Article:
The journey to citizenship was a family project for some newly minted Americans.
When the National Park Service teamed up with immigration authorities earlier this month for their first naturalization ceremony in Vancouver, some husband-and-wife pairs and at least one father-son combination raised their right hands together to take the oath of allegiance.
They included James and Lily McInnes of Beaverton, Ore. Turns out they weren’t the only ones involved in the effort.
“It became a family affair,” James McInnes said after the Sept. 17 citizenship ceremony at the Fort Vancouver National Historic Site.
James (who was born in Scotland) and Lily (who was born in Canada) came to this country 13 years ago, he said.
“We had a choice where to live and work. We came here to work, but work opened the door for the opportunities this country holds,” he said. “You can live your dream in this country.”
Since they arrived here, they’ve become the parents of now-10-year-old twins — which was a factor when James and Lily prepared to become U.S. citizens.
“It was interesting,” he said. “The kids were coaching us. You have to answer questions about the country: names, dates, the Constitution.”
“Things like U.S. history,” Lily added.
The twins were learning much of that same material in school, so everybody got to do the homework.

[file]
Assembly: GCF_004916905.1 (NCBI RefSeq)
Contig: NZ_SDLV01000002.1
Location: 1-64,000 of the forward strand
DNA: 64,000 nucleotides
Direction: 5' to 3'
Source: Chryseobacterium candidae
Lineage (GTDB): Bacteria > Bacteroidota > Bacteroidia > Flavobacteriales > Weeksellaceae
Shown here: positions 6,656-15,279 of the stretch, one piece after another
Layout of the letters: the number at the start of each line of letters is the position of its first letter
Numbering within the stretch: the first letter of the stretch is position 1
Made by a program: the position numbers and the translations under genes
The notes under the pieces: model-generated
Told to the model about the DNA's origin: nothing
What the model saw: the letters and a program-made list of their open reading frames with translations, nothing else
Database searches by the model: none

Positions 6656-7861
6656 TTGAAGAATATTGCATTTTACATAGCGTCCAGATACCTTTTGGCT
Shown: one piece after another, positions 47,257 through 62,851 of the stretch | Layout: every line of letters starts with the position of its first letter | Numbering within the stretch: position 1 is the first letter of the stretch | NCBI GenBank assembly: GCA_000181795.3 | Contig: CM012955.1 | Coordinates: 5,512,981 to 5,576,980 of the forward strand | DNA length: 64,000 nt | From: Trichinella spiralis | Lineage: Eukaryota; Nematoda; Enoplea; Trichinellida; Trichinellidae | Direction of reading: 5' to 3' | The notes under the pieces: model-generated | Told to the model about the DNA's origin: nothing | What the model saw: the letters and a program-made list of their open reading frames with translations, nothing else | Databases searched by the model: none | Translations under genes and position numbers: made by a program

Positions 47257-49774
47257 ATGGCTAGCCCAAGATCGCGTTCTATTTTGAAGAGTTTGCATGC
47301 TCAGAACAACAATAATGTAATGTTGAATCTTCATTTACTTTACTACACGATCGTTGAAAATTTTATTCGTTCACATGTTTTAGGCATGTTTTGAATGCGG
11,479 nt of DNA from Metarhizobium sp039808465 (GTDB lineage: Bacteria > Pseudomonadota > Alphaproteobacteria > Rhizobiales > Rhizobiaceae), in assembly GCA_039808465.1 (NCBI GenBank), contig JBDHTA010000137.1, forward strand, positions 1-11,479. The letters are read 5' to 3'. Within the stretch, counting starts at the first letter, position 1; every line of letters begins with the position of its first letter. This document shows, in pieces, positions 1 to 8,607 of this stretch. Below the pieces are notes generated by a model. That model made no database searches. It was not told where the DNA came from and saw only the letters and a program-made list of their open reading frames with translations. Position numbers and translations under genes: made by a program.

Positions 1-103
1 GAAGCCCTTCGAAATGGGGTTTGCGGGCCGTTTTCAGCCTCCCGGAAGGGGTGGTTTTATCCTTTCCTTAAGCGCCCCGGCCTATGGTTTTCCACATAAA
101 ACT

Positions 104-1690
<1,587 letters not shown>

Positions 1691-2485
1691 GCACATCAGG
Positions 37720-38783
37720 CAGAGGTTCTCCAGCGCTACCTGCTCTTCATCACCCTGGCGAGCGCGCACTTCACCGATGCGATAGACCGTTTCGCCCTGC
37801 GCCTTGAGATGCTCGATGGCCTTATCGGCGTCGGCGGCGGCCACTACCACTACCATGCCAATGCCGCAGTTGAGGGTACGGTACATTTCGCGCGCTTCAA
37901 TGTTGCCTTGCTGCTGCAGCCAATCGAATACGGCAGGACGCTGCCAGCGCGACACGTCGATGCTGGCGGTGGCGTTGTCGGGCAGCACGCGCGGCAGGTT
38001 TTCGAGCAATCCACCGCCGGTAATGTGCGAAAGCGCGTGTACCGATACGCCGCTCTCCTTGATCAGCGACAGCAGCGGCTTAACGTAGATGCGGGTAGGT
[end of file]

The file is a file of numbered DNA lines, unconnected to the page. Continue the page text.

“We studied with the kids, and they’d say, ‘No, mama, that’s not quite right,’” James said. “They were correcting us.”
The family also had a CD with study material on it, James said, and they’d listen to it together in the car.
James said he also had another study resource: “I have a copy of the Constitution hanging on my cube wall at work. It’s an amazing document.”
While the kids helped mom and dad, the coaching wasn’t a one-way street, James noted.
“We helped them with math,” he said.
There was another parent-child element to the ceremony, although it didn’t apply to the McInnes family, since the twins were born here.
Evelyn Sahli, director of Portland’s office of U.S. Citizenship and Immigration Services, reminded the new Americans: “Children under the age of 18, here legally, in your guardianship, become citizens, too.”
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